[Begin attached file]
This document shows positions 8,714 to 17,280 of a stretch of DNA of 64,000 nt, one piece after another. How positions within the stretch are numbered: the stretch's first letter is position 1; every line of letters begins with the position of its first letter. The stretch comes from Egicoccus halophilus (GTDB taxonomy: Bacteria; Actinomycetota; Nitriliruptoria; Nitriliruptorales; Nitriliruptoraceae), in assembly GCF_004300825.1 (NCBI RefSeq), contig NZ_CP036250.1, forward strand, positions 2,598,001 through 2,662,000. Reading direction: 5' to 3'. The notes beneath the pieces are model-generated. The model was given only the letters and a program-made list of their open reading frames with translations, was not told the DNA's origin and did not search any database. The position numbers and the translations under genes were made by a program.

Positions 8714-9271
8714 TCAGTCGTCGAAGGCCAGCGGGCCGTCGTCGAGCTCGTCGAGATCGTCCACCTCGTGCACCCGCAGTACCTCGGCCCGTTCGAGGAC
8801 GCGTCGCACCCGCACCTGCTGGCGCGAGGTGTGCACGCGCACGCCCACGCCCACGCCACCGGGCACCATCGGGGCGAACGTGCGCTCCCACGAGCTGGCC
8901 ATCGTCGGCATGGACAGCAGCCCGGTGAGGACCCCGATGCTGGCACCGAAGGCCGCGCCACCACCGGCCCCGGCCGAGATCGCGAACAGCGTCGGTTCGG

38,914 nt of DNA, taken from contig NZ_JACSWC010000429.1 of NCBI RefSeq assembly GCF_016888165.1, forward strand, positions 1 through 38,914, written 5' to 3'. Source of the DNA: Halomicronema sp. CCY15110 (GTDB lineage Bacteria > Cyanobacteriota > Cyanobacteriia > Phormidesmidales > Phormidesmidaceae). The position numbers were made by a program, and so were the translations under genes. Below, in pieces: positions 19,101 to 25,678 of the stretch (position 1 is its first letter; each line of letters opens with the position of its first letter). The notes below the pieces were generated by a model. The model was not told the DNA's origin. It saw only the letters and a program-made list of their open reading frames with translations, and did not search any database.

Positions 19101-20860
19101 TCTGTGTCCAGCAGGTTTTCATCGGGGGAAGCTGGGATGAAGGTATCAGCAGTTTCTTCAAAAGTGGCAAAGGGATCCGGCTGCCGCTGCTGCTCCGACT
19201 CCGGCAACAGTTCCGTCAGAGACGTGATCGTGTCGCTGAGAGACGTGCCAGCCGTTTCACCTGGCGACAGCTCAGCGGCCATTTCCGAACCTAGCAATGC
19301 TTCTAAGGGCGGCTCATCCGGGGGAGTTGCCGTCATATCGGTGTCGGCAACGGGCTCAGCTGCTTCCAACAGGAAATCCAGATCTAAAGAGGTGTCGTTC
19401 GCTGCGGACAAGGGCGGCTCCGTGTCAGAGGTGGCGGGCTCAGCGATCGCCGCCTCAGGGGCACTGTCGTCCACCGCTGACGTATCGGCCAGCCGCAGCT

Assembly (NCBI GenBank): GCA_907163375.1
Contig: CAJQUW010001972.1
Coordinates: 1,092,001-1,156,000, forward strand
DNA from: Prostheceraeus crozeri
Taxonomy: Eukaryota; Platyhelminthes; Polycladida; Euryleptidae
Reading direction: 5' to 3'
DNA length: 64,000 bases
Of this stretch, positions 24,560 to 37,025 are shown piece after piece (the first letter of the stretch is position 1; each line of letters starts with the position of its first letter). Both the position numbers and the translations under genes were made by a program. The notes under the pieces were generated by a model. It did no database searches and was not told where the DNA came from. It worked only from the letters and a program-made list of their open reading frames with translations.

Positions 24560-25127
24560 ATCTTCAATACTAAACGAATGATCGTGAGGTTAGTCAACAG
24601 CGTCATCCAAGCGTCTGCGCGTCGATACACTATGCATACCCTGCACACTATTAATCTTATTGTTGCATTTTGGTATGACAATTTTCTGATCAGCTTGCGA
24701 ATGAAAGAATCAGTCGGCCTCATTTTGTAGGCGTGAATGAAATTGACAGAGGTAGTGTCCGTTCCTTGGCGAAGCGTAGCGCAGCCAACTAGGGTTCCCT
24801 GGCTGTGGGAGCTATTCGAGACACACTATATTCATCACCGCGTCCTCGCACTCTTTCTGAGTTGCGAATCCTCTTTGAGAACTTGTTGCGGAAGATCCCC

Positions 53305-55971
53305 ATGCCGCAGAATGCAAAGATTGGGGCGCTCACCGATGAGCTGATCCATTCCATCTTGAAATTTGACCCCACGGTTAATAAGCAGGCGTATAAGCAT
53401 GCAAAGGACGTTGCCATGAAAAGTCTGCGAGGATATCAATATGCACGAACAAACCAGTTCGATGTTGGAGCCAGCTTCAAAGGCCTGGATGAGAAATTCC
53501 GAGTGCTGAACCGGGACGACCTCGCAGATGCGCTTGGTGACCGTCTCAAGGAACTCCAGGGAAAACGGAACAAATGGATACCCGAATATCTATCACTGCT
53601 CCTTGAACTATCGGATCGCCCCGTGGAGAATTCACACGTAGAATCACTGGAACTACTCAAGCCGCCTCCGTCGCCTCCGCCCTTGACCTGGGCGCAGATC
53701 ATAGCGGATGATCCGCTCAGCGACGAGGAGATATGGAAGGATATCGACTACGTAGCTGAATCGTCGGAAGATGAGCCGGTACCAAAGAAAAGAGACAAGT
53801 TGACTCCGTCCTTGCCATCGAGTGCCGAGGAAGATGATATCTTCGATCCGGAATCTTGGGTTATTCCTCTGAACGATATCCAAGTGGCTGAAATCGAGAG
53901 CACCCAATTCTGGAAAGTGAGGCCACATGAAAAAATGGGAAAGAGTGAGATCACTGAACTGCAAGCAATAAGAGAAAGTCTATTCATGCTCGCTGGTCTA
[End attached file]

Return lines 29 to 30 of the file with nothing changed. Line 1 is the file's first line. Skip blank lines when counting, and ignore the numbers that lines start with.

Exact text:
53601 CCTTGAACTATCGGATCGCCCCGTGGAGAATTCACACGTAGAATCACTGGAACTACTCAAGCCGCCTCCGTCGCCTCCGCCCTTGACCTGGGCGCAGATC
53701 ATAGCGGATGATCCGCTCAGCGACGAGGAGATATGGAAGGATATCGACTACGTAGCTGAATCGTCGGAAGATGAGCCGGTACCAAAGAAAAGAGACAAGT